Aphthous mouth ulcers (aphthae) are a common variety of ulcer that form on the mucous membranes, typically in the oral cavity (mouth). Other names for aphthous ulcers include aphthous stomatitis and canker sores.

Aphthous ulcers are generally round in shape and form in the soft areas of the mouth such as inside of the lips, the cheeks or the underside of the tongue. They are benign, non-contagious and can occur as single ulcers or in clusters. In most instances, aphthous ulcers are recurrent  a condition known as recurrent aphthous stomatitis (RAS)  with each episode normally lasting for between 7 and 10 days.The cause of the condition is unclear, and there is no cure, but treatment options are available to treat the pain the ulcers can cause.


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Minor aphthous ulcers

These are the most common variety. They are small in size – usually less than 5 mm in diameter – and can form as a single ulcer or in a cluster. They typically do not cause much pain.

Major aphthous ulcers

These are less common, are generally 5 mm or larger and form singularly or in a pair. They can be painful, especially when eating or drinking, and last anywhere between two weeks and a number of months.

Herpetiform ulcers

These can occur when multiple pinpoint lesions fuse together and form large, irregularly shaped ulcers. Herpetiform ulcers are so called because of their similarity in appearance to herpes, however, herpetiform ulceration is not caused by the herpes simplex virus.


Some tonsil stones don’t cause any symptoms. If you do have symptoms, they may include:

  • Bad breath (halitosis).
  • Cough.
  • Earache.
  • Sore throat.
  • Bad taste in mouth.
  • Small white or yellow stones that one may spit up.

Other symptoms include:

  • Difficulty swallowing.
  • Feeling that something stuck in throat.
  • Small white patches on tonsils.
  • Throat infections that are hard to treat with antibiotics.


The precise cause or causes of aphthous ulcers (canker sores) are unknown, however, it is thought that ulceration is brought about by one or a combination of external triggers.

Possible triggers of aphthous ulcers include:

  • Emotional stress
  • Minor injury inside of the mouth, for example from cuts, burns or bites while eating, dental work, hard brushing or ill-fitting dentures
  • Familial tendency
  • Sodium lauryl sulfate – an active ingredient in some toothpastes and mouthwashes; this compound is not proven as a trigger, but is known to prolong the time needed for ulcers to heal
  • Certain food and drinks, including coffee, chocolate, eggs and cheese, as well as acidic or spicy foods
  • A deficiency of certain vitamins and/or minerals including zinc, B-12, folate and iron that may present with anemia
  • An allergic reaction to oral bacteria
  • Using, as well as quitting, the use of tobacco products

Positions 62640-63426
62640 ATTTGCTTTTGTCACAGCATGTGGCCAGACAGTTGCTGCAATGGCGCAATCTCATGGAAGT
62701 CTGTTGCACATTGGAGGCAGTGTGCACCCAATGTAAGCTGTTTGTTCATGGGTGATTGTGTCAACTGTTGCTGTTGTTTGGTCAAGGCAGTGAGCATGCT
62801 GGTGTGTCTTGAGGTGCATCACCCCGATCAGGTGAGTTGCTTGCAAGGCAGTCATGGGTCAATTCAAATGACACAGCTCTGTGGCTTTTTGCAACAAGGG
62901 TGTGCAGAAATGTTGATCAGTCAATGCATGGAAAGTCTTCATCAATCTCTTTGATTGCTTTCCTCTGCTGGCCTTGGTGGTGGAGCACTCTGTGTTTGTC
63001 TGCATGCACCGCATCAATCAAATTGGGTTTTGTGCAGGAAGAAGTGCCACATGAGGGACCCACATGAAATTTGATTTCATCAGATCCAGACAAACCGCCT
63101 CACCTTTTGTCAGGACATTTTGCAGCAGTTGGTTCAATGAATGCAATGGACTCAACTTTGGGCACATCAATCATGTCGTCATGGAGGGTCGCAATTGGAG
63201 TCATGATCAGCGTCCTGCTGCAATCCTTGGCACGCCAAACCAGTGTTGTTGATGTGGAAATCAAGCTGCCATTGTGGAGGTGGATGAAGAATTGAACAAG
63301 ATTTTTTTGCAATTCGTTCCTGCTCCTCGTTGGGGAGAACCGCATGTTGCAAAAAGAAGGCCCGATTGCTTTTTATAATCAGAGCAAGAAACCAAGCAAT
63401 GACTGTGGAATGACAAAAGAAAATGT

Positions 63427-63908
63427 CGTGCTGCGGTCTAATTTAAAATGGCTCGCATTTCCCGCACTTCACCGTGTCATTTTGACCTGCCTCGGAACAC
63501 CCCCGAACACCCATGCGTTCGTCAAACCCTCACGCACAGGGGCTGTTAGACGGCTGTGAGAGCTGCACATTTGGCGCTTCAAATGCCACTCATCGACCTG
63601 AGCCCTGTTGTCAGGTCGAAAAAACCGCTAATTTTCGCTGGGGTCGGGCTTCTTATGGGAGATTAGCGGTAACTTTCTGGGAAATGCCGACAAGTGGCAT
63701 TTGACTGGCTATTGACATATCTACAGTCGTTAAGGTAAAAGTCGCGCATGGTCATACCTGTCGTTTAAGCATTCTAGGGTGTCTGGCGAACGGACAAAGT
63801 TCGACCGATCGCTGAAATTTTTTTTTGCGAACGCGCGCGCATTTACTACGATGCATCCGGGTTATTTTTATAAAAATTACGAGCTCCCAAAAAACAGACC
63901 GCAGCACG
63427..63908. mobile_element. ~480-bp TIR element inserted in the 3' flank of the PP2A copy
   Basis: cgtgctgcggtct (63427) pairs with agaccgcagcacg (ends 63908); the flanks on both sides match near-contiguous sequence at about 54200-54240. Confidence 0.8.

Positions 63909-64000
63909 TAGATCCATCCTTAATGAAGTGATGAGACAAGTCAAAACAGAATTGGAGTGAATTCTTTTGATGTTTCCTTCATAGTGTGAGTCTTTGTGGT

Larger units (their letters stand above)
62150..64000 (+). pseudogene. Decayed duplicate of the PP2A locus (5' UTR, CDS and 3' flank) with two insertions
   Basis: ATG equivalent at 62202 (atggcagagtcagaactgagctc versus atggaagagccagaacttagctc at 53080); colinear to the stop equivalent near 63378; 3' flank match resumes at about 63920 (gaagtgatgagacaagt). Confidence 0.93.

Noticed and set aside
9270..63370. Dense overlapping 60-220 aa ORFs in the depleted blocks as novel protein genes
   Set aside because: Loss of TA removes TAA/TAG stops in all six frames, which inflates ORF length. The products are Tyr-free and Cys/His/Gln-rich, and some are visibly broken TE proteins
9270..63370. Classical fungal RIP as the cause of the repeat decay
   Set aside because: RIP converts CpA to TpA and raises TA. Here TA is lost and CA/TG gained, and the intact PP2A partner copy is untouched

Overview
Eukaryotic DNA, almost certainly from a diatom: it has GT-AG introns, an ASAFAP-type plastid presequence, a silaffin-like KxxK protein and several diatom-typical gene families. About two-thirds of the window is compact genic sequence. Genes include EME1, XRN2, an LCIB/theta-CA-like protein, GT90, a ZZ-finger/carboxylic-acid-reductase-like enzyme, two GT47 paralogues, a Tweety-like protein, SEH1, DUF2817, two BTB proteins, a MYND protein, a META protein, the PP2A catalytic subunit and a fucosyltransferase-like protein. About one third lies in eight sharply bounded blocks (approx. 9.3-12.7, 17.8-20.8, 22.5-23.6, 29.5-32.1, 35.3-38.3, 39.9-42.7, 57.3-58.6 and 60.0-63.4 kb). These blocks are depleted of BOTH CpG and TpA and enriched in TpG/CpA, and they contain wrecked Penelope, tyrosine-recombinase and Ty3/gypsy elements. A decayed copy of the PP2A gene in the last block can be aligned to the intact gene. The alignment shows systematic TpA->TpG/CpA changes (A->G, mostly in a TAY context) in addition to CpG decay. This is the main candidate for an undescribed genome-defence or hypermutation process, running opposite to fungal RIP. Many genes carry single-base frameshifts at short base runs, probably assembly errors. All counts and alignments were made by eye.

• Hormonal changes associated with pregnancy
  • Having a weakened immune system, due to certain chronic conditions (Immunodeficiency)

Very rarely recurrent ulceration can be a possible sign of several serious diseases, including:

  • Crohn's disease
  • Celiac disease
  • Behcet’s disease


To diagnose tonsil stones, your provider may:

  • Do a physical exam, looking inside the mouth and throat.
  • Perform an imaging scan if they cannot see the stones easily.
  • Dislodge the stones using a dental pick.


  • Avoiding foods that may trigger ulceration in the individual person
  • Focussing on a healthy, balanced diet containing sufficient amounts of nutrients and vitamins
  • Maintaining good dental hygiene and using a soft toothbrush to avoid irritation
  • Reducing stress and getting plenty of sleep
  • Reducing stress
  • Avoiding hard foods or foods that may scratch the interior of the mouth



Useful for apthous where there is inflamed,burning aphthous ulcers with salivation with a lot of salivation. There is pale mucous membrane( mouth lining) with numerous erosions.There is small, flat ulcers with red, inflamed edges on the tongue and inside of lips and cheeks.Useful for excessive saliva in the mouth and desire for cold water while having .There is foul, metallic taste of the saliva with confluent oral thrush that changes into ulcers, and diffused redness of the whole mucous membrane of the mouth with profuse salivation.


Useful for apthous that have a tendency to bleed easily when touched, or during eating.There is dryness in the mouth with rapid formation of the ulcers in the mouth and on the inner surface of the cheeks. Very useful for mouth ulcers in infants and babies.


Useful for apthous that appear on the soft palate, within the cheeks and on the edges of the tongue.Useful when the whole mouth is ulcerated with severe pain.There is sticking pains in ulcers like that from a splinter. Given where the mucous membrane gets easily bitten, swollen and ulcerated. There is swollen mucous membrane with ulcerated tender gums.


Useful for apthous that develop with oral thrush.There is dryness of the mouth,lips and tongue.Also there is soreness of the mouth with sensitivity to liquids.Given when there is burning pain when food or liquids touch the ulcer.There is small grouped ulcers on the tongue, gums, and cheeks with burning along with profuse watery saliva from the mouth.